Here at the holler, brush grows plenty. Slowly but surely, I am building up the soil and getting pastures established. The goats have 24/7 access to forage, with a few exceptions, such as does temporarily penned in kidding stalls. While I am not set up to rotate exactly, I do have several pastures so I can move goats around and let the forage recover. This also helps manage parasites - the taller the pasture and forage, the less likely your animals will pick up infective larvae. When the pasture is low in the summer, I often cut trees or brush to supplement their diet. Serecia Lespdeza grows naturally here and makes excellent summer forage but cannot take intensive grazing all year as it is the woody-stemmed variety. Mixed grass hay is offered usually free-choice all winter. I have been able to put up serecia lespedeza hay in the past - it is fed as a supplement to but not in place of grass hay. I try to feed Chaffhaye, but its use is limited here because of the heat and humidity of summer - I don't always have the freezer space to store it. I have only recently been able to get alfalfa or alfalfa and orchard grass mix. Since it is limited quantity, it is usually reserved for growing doelings or lactating does. When I feed grain (when the goats need a boost to their diet - growing, lactating, in rut etc.) I feed a pelleted goat ration or 18% dairy ration, both from my local feedstore. I often add dry shredded beet pulp to this. Many of my goats hate alfalfa pellets, but I do often offer them in the winter or during lactation. Bucks typically get 15% goat ration all year, since they are in a small pasture and then go into rut. Dry does get minimal or no grain, especially in summer to fall when forage is the most abundant. Of course, there are a few exceptions to all of this. I keep out free-choice loose mineral - Stockade Meat Maker 16:8, non-medicated. I have tried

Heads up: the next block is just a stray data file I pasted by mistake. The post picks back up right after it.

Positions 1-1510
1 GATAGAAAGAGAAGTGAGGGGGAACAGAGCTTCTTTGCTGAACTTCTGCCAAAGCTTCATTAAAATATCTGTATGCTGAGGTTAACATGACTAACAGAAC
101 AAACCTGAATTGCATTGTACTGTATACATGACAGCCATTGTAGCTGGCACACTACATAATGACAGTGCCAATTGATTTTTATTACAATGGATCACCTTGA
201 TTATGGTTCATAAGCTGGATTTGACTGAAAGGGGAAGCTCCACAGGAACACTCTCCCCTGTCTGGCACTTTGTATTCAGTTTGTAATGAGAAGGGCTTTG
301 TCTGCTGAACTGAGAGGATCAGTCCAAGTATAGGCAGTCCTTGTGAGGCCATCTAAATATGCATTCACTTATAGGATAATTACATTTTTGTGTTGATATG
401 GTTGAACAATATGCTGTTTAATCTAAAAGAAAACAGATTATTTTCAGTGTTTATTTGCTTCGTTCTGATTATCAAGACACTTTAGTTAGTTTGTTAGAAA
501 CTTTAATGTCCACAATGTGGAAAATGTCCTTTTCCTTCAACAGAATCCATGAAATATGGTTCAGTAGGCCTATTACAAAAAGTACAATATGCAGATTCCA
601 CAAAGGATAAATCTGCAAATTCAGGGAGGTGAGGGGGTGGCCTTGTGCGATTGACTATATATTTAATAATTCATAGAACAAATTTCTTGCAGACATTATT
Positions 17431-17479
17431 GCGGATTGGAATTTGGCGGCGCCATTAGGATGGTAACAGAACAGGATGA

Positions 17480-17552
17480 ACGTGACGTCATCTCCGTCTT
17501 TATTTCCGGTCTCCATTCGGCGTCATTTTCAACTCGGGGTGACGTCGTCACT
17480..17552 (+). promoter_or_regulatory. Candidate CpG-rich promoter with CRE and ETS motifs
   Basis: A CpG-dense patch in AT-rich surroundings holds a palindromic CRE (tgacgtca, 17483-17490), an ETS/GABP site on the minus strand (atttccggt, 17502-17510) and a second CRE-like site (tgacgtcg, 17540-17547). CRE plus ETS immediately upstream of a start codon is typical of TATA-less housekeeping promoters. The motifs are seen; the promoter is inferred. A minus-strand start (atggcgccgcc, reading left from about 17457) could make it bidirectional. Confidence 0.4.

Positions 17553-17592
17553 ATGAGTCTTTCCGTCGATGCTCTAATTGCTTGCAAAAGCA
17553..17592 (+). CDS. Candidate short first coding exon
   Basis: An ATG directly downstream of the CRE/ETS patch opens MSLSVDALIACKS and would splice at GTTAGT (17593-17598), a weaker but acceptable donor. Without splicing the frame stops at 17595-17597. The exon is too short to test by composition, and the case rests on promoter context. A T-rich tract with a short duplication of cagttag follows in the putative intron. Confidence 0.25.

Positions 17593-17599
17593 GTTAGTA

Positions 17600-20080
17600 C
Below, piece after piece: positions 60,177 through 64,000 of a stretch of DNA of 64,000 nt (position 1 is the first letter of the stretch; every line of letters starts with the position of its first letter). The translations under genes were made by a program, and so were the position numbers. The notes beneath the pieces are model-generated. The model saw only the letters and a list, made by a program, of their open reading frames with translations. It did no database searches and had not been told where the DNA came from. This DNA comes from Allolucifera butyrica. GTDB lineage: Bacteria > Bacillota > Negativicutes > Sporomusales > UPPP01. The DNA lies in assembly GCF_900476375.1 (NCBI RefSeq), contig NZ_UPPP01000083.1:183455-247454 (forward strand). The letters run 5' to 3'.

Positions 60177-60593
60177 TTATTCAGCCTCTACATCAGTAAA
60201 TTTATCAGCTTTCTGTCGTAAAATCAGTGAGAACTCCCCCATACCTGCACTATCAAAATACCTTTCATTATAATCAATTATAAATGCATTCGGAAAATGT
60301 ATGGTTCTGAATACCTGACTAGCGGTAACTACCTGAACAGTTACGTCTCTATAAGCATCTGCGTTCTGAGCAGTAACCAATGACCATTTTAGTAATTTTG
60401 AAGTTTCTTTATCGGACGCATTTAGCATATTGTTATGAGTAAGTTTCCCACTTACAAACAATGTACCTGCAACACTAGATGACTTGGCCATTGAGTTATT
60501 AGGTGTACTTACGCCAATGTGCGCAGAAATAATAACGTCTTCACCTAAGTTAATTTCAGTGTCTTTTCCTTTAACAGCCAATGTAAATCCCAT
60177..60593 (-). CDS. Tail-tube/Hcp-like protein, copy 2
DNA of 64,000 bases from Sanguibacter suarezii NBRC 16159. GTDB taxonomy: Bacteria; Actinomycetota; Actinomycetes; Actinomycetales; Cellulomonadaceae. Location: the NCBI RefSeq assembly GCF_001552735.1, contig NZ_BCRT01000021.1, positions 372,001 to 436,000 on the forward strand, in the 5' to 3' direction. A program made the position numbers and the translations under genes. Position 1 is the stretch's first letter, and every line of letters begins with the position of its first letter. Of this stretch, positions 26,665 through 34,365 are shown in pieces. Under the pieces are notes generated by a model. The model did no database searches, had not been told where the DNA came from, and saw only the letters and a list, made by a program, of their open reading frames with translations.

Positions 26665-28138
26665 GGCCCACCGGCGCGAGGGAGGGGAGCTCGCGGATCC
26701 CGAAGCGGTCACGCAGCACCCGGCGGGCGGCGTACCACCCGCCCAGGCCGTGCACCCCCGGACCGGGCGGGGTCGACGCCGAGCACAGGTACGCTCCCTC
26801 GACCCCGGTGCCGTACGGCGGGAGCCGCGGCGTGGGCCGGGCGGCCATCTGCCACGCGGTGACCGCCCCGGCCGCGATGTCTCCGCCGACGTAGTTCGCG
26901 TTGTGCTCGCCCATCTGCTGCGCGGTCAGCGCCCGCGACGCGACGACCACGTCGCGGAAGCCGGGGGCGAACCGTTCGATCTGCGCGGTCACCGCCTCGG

several minerals and this has worked the best so far. In a recent (November 2020) experiment, I am offering kelp meal.